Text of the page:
Similar to doing a puzzle, painting, or doing art of any kind, takes your mind off any negativity in your life by allowing your mind to run free and release your inner thoughts and feelings. Painting is the perfect creative hobby to take up, especially when anxiety starts to creep in. There is even a form of therapy called Art Therapy which possesses many cognitive benefits. Painting or drawing out your emotions is quite parallel to talking about them as it purges your thoughts from your head and brings them into a more physical form, leaving you feeling more at peace with and distanced from them. The great thing here is that you do not need to be a professional to have fun with this one – part of the fun is not knowing what you are doing half of the time and seeing what you can make of it. Just let your hands go free and see what you come up with! Having a creative outlet, as I have discovered through personal experience, is one of the best ways to combat anxiety.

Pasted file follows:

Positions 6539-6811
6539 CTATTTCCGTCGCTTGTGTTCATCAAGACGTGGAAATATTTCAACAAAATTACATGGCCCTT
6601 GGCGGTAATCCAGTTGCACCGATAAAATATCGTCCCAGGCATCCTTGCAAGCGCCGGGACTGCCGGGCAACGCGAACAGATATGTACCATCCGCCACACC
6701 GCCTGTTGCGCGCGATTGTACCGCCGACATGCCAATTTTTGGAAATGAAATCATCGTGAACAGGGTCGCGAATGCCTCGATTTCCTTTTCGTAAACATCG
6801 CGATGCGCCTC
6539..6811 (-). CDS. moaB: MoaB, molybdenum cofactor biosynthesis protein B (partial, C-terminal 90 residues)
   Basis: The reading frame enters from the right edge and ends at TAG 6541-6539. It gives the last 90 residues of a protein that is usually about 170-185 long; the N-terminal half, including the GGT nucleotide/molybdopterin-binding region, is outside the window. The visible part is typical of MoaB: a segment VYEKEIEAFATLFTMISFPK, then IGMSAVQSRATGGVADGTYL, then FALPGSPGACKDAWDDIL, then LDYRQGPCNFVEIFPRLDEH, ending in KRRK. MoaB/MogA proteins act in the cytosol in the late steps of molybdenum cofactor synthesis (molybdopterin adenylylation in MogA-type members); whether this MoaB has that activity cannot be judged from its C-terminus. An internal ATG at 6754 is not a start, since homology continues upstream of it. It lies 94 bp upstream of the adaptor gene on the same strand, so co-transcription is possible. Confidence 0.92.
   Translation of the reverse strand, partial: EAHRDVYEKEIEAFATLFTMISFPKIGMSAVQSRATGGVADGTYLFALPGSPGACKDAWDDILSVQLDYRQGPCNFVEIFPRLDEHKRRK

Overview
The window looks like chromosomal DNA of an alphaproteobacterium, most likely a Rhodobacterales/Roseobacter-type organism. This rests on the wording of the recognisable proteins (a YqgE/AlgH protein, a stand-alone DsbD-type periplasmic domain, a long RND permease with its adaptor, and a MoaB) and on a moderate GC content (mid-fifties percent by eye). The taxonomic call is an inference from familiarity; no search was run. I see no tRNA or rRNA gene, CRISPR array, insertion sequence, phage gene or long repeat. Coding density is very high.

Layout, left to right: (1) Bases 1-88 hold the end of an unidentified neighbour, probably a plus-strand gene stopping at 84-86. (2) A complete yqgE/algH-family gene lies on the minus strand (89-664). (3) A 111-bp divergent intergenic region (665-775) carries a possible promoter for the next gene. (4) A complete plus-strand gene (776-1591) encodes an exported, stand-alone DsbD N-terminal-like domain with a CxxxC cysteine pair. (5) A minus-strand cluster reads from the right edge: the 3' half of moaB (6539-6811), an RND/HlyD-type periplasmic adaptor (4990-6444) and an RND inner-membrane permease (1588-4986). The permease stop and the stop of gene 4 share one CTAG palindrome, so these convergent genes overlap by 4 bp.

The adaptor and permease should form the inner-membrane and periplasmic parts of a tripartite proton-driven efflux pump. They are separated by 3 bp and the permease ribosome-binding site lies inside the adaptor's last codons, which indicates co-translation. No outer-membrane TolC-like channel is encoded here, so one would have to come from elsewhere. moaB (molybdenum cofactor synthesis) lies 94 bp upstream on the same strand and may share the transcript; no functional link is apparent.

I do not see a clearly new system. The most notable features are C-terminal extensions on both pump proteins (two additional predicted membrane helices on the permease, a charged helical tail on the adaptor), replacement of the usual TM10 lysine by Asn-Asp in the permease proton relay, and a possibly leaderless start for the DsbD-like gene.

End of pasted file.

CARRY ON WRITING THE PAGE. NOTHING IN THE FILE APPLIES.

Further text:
Go for a Walk

While mental activities like puzzles or art can significantly improve one’s mood, physical activity releases endorphins and shows similar results. Implementing exercise into your daily routine can boost your mood every day as well as the combined benefits towards your health, both mental and physical, in the long run. Going for a walk once in a while can help fight against your anxiety. These days when are all locked up inside with our eyes chained to computer screens for online classes, it is vital to make sure you get enough time outside to breathe in some fresh air and get your blood flowing. I always make sure to completely unplug when I go on a walk through town by turning my phone to silent, not even listening to music, to take in my surroundings. This ensures that my mind is not focused on anything else, like answering texts, scrolling on Instagram, or checking my e-mail. This way I can relax and enjoy the physical world around me. Going for a walk never fails to hit the reset button for me, relieving me of any stress I was holding on to. 

Listen to Music